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21 Oct

Impact of Plot on Characterization

Impact of Plot on Characterization Plot is an effective means of characterization. Plot is conditioned by the character. Hamlet’s character could not have been more sharply focusses in a different set of circumstances. The plot is so contrived to bring out the deepest layers of the mind. The plot turns out to be a projection of the character even as we know the tree by its fruit

21 Oct

Characterization in Drama

Characterization in Drama The relative importance of character and plot is often disputed. It is often assumed that plot is of supreme importance and that characters are secondary. In fact characters and plot are interdependent. Character cannot exist in a vacuum and the plot is empty without characters. But if we are driven to choose either of the two, we should take character fir

21 Oct

Conclusion/Catastrophe

Conclusion/Catastrophe Too many playwrights begin a play well and it badly. In a well-planned play, the end is implicit in the beginning. Here the conflict should be brought to a natural conclusion. It must give us a sense of finality and completeness. Hence after Hamlet kills the king, he ascends the throne and dies. Then Fortinbras enters and the play and the play ends with a death-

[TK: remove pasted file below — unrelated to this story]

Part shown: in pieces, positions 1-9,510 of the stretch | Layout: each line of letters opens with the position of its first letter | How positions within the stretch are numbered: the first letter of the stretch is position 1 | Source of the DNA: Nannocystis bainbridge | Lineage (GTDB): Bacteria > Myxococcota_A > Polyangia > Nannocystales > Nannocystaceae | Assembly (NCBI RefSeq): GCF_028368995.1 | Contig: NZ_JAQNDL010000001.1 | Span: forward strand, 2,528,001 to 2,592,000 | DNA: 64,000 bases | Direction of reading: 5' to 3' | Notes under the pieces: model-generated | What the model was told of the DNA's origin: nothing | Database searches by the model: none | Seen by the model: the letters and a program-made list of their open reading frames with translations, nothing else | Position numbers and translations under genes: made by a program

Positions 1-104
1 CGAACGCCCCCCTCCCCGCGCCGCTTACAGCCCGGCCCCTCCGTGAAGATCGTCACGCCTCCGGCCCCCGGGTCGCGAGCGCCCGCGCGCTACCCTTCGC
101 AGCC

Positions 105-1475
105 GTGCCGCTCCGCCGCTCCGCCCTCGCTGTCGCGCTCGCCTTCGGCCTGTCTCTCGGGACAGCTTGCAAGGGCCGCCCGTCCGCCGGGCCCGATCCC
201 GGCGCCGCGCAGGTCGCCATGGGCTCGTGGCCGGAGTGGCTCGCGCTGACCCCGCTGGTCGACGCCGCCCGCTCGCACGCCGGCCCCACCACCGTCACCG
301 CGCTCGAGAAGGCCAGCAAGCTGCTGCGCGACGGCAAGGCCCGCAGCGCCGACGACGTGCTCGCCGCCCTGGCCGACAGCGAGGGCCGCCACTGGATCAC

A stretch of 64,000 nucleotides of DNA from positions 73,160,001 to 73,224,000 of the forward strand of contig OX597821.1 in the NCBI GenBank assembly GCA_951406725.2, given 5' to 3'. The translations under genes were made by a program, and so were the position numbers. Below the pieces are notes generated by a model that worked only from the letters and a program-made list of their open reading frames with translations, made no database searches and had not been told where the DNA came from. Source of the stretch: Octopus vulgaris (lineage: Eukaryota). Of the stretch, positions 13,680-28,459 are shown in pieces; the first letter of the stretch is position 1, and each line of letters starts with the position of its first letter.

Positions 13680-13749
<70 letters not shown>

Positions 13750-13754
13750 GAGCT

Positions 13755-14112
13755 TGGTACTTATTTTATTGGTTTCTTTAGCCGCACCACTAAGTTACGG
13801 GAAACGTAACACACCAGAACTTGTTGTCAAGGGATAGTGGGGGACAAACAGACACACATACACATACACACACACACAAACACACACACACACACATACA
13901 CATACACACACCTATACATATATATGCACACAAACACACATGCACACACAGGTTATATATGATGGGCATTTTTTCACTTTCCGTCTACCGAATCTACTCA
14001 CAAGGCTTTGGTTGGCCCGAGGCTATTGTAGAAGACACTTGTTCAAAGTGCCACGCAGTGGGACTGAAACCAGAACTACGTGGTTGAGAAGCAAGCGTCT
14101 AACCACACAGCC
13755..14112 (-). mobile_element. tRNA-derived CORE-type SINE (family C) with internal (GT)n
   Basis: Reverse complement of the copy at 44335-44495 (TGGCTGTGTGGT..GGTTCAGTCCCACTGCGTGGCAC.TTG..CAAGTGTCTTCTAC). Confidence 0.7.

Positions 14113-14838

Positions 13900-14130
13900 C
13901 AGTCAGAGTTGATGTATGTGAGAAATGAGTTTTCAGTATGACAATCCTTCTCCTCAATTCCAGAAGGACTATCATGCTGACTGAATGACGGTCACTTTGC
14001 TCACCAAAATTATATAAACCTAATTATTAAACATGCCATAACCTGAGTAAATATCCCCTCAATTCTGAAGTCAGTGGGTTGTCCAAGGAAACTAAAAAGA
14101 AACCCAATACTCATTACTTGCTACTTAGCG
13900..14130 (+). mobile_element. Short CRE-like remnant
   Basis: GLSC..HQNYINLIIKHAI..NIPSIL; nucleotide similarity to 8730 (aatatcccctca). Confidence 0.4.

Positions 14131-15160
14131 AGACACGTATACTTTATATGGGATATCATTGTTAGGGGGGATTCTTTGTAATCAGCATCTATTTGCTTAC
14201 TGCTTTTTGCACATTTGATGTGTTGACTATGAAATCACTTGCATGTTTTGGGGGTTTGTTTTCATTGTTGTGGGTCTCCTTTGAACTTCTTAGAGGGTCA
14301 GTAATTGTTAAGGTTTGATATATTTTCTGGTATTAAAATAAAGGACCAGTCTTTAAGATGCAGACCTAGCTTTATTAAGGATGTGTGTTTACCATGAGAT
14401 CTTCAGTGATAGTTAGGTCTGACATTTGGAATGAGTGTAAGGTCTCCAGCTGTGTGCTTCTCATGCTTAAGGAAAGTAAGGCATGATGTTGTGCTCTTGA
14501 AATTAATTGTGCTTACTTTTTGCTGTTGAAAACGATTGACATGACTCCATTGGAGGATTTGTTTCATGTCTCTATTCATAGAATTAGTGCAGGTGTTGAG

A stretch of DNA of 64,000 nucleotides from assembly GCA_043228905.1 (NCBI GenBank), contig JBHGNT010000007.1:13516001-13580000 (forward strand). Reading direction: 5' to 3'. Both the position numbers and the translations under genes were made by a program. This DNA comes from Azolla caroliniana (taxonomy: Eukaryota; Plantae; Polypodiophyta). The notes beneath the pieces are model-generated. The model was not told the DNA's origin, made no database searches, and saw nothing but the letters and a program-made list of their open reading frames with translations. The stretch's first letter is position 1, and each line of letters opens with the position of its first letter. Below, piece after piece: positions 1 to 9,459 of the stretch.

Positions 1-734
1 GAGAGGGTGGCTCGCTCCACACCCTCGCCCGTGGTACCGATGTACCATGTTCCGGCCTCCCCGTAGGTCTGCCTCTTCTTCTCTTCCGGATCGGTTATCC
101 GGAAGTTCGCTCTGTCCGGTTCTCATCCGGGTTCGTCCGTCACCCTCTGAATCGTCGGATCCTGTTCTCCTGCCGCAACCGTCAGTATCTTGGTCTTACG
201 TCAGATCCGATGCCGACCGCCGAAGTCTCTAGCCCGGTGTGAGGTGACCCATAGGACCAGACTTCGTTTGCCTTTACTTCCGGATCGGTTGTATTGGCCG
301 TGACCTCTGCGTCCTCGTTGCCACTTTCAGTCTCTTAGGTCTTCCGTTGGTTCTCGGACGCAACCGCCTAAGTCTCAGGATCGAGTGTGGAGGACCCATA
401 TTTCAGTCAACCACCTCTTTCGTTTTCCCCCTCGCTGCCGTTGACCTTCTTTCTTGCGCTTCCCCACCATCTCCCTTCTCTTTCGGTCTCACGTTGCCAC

21 Oct

Falling Action: Denouement or Resolution in a Play

Falling Action: Denouement or Resolution in a Play When the crisis is over, the play takes its course to the conclusion whether it is happy or tragic. In comedy it will take the form of the gradual withdrawal of obstacles for the principal characters. In tragedy it consists in letting loose the powers of evil to work out their will. We can now foresee the outcome of events. Here our i

21 Oct

Turning Point: Climax or Crisis in a Play

Turning Point: Climax or Crisis in a Play The conflict and tension cannot go on indefinitely. Sooner or later the story reaches a stage at which the balance begins to tilt one side or the other. The crucial scene is the greatest one in the play. Often the playwright plans it as the focal point. The great law of the crisis is that it shall be natural and logical. It should not be an ac

21 Oct

Rising Action in a Play

Rising Action in a Play This admits no laxity or slow-pedaling. The tempo must be kept at feverish pitch as in Macbeth. The rising action starts in the first Act and it is the main concern in the second Act. Complications are intensified by the conflicting forces. Interest is heightened leading to the decisive clash between the opposing forces. The rule to be observed is that of clear